I promise I’m not going to spoil the movie for you so you could enjoy watching it like I did. Yes, I enjoyed the movie. Nadine Labaki got me once again. I only watched Caramel (her previous movie) last year. Back at 2007 I wasn’t much of a movies person and especially Lebanese and Arabic production. But after watching the movie, I fell in love it that I memorized it and always set the soundtrack on repeat.
In 2011, Nadine is back with a new hit movie, a movie that touches ALL Lebanese people. Caramel was mostly directed toward women, certain cases of women in the Lebanese society, but “Where Do We Go Now” or “وهلأ لوين” is directed towards Lebanese, especially those with religious labels. The story is of a village away disconnected from the rest of the world except for an old bridge that is filled with mines and barbed wires and the poor TV reception. The village is divided into two entities, the Christian and the Muslim. They are living together but on the slightest issue the village’s men are ready to fight each other. The village is protected by its women and the priest and sheikh. They strive to maintain peace by distracting the men from fighting using any measure that could come to their minds.
The movie is a direct message for people to stop fighting over silly things. People should get over these things and coexist as humans regardless of whatever their label is. The story is well written, the imagery is fascinating and the acting is so natural that you can’t but put yourself as a character in the movie. I loved the fact that Nadine doesn’t try to attract you into watching the movie by using the fame of a well-known actor. On the contrary, she uses ordinary people to deliver her message to the ordinary people who watch the movie. The only known actors in the movie were Adel Karam (who also co-starred in Caramel), Anjo Rihani (known for her roles in the comedy show in Future TV “La Youmal”) and Caroline Labaki who known for her few experiences from behind the camera in music videos (she was the costume designer too.) And as Elias Fares mentioned in his review, the movie flips you between laughter and tears. There are some intense emotional scenes especially when a young man gets killed and……. No, no, no! I promised not to spoil the movie for you. I will say that there are some emotional scenes that got me into tears for their true display of feelings and human thoughts.
Another great part of the movie is the soundtrack. Composed by Khaled Mouzanar and written by Tania Saleh(who also worked together on Caramel’s soundtrack) the soundtrack delivered another set of real emotions through lyrics, melodies and music. I went out of the theater directly to buy the CD. I was listening to it this morning while on my way to work. A song grabbed my attention (other than the very funny “Hashishet Albi”) called Yammi (Oh Mother) that accompanies the death of the young man (note to self: no spoilers!) I was listening to it in the “Serveese” and I couldn’t help hold my tear (Yes, I almost cried in the Serveese). The lyrics are so sad; it describes the state of a dead person unaware of what is going on with himself talking to his mother. And in return, his mother replies to him in very touching lyrics. Oh, I’m crying again listening to the song with this dramatic storm outside!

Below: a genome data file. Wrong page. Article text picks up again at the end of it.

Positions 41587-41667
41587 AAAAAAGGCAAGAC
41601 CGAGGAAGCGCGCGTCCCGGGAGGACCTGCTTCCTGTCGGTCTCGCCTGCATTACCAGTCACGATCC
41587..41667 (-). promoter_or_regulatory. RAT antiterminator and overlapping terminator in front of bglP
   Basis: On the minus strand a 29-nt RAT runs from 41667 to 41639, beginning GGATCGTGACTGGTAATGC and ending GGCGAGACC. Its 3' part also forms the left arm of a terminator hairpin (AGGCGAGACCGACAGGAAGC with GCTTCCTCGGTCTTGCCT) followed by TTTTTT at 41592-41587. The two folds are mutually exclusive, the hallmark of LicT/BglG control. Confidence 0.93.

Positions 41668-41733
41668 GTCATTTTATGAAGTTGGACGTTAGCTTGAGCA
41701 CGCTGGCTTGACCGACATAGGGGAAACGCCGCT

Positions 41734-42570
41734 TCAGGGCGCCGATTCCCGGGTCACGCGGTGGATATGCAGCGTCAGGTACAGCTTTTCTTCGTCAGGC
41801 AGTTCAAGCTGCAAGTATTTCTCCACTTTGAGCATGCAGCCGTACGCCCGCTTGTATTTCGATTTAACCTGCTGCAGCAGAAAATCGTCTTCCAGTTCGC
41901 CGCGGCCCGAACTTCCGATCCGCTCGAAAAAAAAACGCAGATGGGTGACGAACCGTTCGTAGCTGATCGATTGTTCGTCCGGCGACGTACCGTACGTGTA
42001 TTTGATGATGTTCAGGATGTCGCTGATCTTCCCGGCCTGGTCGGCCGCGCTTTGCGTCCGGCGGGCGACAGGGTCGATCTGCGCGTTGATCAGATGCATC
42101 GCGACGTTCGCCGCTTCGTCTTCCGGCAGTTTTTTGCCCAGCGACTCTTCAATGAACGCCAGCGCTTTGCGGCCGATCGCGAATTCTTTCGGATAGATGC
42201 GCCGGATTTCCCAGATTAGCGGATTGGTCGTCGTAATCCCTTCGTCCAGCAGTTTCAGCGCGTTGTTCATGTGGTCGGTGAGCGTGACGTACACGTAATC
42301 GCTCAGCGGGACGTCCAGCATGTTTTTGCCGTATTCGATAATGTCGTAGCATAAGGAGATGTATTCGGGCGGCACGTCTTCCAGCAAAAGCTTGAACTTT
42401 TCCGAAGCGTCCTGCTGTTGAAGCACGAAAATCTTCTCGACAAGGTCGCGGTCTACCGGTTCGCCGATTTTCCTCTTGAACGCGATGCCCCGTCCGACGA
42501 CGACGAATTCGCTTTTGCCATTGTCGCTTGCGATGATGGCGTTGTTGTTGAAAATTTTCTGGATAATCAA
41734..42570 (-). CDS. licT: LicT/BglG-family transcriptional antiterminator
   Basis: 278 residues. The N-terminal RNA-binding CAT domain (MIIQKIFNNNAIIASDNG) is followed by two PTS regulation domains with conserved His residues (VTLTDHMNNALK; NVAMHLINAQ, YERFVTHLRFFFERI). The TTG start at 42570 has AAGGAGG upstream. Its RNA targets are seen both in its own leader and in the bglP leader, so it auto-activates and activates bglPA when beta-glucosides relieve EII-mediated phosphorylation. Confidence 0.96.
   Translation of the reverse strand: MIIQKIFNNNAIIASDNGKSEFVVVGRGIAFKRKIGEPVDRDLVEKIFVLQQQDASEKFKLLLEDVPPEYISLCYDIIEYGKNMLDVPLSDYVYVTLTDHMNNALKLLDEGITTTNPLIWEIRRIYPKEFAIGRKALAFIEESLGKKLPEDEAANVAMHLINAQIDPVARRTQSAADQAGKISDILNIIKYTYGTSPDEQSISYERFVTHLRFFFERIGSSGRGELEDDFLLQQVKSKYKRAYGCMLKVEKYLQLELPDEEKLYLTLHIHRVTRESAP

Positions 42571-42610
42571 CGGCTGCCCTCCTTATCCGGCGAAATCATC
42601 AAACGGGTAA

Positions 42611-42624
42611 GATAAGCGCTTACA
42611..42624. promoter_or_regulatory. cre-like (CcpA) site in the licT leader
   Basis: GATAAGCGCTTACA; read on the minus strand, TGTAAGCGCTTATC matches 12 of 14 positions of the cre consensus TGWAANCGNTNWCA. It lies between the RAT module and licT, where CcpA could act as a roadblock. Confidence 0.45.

Enough with my melodrama! The movie gave us some good laughs as well. I heard a comment as we were leaving the theater; the story takes place in no specific location. It is Lebanon, but no specific area. The comments also related having this aspect to the Rahbani plays that also take place in a metaphorical village.
We should be proud to have Nadine! We should be proud that a Lebanese director is producing such high quality films.
I have two hopes now: one is that people might learn from Nadine’s work and competing with her and stop having fake characters whether in cinema or TV that doesn’t relate to our everyday life. Second, that people might (at least slightly) feel what Nadine is trying push forward in this movie and apply it to our lives in this small country of 18 sects.
Another thing on the side, I now feel disgusted every time I see a Lebanese series on TV and say, why can’t they look up to Nadine Labaki and try to give the audience something they really need and can relate to?
Let’s keep our hopes high and support our local productions on one condition that they are on a good level ترفعلنا راسنا.
By the way, the movie won the People’s Choice Award for best movie at the Toronto Film Festival
And the most miserable song